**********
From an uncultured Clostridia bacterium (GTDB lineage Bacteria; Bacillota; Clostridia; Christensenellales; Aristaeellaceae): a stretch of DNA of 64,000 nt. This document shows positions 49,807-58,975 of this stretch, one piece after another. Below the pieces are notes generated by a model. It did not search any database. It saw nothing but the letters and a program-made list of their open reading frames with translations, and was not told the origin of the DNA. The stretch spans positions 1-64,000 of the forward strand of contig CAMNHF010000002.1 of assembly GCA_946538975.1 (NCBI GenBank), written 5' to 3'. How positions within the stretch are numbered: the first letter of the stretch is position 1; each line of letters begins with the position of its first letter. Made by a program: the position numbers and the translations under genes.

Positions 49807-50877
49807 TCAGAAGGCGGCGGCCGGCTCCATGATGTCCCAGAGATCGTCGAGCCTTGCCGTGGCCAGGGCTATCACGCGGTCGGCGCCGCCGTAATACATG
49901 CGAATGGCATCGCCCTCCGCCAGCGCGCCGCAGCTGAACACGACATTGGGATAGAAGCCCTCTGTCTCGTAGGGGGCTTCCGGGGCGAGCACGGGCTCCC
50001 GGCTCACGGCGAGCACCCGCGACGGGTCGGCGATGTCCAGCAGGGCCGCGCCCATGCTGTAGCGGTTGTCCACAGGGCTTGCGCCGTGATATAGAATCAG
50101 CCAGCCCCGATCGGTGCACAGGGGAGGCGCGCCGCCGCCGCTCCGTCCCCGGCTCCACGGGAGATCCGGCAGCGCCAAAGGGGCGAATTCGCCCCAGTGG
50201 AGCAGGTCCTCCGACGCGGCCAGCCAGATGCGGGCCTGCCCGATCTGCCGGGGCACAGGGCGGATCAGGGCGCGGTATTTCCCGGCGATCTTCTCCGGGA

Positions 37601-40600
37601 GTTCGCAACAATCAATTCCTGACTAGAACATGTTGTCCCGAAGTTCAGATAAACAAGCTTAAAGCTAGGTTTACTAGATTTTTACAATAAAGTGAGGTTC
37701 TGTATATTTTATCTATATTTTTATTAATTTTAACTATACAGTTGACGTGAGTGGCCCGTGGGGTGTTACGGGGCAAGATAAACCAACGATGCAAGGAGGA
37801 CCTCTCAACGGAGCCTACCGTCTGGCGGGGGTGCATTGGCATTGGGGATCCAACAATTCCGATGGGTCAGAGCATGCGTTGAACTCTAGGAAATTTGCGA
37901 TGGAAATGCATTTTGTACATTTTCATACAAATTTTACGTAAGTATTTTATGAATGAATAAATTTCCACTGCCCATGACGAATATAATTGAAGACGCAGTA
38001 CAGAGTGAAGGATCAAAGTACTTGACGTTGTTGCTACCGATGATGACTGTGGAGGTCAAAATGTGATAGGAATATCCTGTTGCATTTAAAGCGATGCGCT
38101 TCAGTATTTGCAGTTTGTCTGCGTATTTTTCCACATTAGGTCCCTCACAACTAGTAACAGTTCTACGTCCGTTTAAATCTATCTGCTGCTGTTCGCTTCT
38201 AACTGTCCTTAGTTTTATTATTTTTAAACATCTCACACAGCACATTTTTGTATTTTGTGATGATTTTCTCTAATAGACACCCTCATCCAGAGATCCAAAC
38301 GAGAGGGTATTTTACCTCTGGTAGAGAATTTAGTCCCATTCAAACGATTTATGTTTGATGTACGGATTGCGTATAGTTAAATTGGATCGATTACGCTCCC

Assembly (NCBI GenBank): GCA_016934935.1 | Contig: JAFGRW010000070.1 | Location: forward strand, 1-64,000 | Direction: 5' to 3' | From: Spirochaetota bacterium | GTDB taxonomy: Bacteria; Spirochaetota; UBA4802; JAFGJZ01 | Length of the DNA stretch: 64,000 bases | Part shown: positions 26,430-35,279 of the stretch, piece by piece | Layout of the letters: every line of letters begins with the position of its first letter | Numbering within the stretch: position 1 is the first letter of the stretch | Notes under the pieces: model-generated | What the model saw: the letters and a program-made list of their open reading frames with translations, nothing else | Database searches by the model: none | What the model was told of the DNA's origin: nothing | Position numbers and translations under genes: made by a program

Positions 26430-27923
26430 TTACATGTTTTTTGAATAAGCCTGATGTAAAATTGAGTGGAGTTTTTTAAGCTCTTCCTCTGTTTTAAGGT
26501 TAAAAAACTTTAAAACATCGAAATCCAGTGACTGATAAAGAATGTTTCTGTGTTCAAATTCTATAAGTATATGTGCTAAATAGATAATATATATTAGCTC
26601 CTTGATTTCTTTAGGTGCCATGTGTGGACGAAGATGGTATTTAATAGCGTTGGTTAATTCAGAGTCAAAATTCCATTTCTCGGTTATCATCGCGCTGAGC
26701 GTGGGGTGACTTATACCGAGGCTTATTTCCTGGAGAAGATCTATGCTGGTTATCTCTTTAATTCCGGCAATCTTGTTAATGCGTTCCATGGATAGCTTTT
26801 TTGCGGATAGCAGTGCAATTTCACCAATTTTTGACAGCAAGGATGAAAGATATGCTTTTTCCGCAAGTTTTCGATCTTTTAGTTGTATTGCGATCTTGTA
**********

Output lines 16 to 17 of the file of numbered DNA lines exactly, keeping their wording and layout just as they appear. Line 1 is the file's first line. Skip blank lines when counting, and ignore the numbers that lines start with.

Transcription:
38301 GAGAGGGTATTTTACCTCTGGTAGAGAATTTAGTCCCATTCAAACGATTTATGTTTGATGTACGGATTGCGTATAGTTAAATTGGATCGATTACGCTCCC

Assembly (NCBI GenBank): GCA_016934935.1 | Contig: JAFGRW010000070.1 | Location: forward strand, 1-64,000 | Direction: 5' to 3' | From: Spirochaetota bacterium | GTDB taxonomy: Bacteria; Spirochaetota; UBA4802; JAFGJZ01 | Length of the DNA stretch: 64,000 bases | Part shown: positions 26,430-35,279 of the stretch, piece by piece | Layout of the letters: every line of letters begins with the position of its first letter | Numbering within the stretch: position 1 is the first letter of the stretch | Notes under the pieces: model-generated | What the model saw: the letters and a program-made list of their open reading frames with translations, nothing else | Database searches by the model: none | What the model was told of the DNA's origin: nothing | Position numbers and translations under genes: made by a program